70 percent of strategic change efforts fail to meet their targets, a figure that corresponds almost exactly to the percentage of employees who are disengaged at work.
The outcome of the Brexit referendum surprised everyone. Although advance polls suggested a close contest, few people really thought that the British public would go against the urgings of the leaders of all the major political parties. They discovered, too late, just how out of touch they were with British voters.
With research consistently telling us that 70 percent of strategic change efforts fail to meet their targets, and that this corresponds almost exactly to the percentage of employees who are disengaged at work, is there a lesson here for business leaders?
Just as the majority of the referendum voters rejected their political leaders’ claims to future prosperity, many of today’s employees do not appear to be seeing what the strategic plans of senior leaders have to do with them.
This flags up three important lessons for managers and senior leaders.
Facts are not enough
Relying solely on logic and numbers rather than emotional engagement can be a serious mistake. To already sceptical ears, facts by themselves sound manufactured. People care less about facts as such than the implications of these facts to their well-being. For example, a fall in the exchange rate (a fact) can benefit some business sectors (exporter) and hurt others (importers). The long-term net impact on people’s personal well-being is unclear so the implications of facts can thus be equivocal and interpreted in divergent ways.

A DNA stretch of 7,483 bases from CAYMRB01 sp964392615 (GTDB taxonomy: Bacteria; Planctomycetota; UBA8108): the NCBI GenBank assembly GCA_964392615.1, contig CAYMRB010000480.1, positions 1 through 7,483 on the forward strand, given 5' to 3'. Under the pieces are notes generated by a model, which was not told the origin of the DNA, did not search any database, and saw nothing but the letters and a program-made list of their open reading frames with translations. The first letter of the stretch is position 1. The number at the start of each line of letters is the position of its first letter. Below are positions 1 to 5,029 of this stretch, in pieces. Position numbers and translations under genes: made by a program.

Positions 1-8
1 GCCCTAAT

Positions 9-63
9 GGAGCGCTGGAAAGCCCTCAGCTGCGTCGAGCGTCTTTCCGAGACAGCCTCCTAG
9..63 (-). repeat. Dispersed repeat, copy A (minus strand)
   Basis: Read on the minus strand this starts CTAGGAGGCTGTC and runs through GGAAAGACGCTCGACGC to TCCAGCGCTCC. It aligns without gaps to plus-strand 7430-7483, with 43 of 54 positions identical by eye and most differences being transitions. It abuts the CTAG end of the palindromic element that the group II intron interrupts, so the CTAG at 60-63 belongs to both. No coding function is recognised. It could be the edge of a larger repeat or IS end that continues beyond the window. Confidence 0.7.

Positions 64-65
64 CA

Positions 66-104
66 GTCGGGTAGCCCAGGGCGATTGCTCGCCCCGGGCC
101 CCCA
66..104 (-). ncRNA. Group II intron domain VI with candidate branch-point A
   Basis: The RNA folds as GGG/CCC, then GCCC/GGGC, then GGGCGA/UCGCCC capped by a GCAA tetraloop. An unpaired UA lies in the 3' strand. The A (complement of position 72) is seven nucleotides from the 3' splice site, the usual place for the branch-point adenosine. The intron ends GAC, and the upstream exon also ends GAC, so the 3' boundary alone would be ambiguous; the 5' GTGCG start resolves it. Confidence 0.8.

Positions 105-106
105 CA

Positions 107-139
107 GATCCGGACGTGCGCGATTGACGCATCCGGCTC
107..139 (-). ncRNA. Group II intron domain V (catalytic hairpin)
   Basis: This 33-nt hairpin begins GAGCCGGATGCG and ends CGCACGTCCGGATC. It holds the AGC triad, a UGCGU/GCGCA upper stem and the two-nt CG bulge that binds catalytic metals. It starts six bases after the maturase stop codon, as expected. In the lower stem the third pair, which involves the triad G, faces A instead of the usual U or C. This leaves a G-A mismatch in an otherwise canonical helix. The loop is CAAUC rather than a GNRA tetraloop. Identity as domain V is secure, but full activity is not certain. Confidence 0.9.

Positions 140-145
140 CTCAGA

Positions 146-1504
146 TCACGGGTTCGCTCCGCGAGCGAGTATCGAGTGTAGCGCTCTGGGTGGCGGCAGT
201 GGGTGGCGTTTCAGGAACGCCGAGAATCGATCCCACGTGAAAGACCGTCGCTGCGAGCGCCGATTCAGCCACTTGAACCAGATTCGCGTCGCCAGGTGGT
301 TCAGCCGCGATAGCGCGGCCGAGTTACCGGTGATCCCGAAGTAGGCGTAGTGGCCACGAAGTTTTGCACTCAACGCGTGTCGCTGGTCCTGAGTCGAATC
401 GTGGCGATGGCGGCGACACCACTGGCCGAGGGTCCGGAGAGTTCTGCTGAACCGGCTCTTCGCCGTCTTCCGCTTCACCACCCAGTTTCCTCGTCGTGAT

Humans are emotional as well as rational, so a strategic change initiative that elicits both emotional engagement and intellectual understanding has a huge advantage over one that appeals mainly to rationality.
Promotion and prevention
Research shows that human motivation can be oriented toward prevention, i.e. the avoidance of danger, or promotion, i.e. accomplishing development and growth. An argument centred on motivating people through prevention (fear) will appear weak next to one that uses both prevention and promotion (eliciting hope and pride) to convince. Relying on fear mainly is seldom a sustainable tactic to convince people of anything, even your own sincerity.
Respectful authenticity is the alignment between thought, action and feelings as the key enabler of emotional capital to inspire collective action. Leaders advocating change programmes must speak from a place of heartfelt conviction rather than obligation. The appearance of anything less only exacerbates mistrust.
Credibility and authenticity are closely linked, and people are quite sensitive to the slightest suggestion of hypocrisy. Make sure both your communication and the people you select as chief communicators are consistent and genuinely committed. The medium is as important as the message.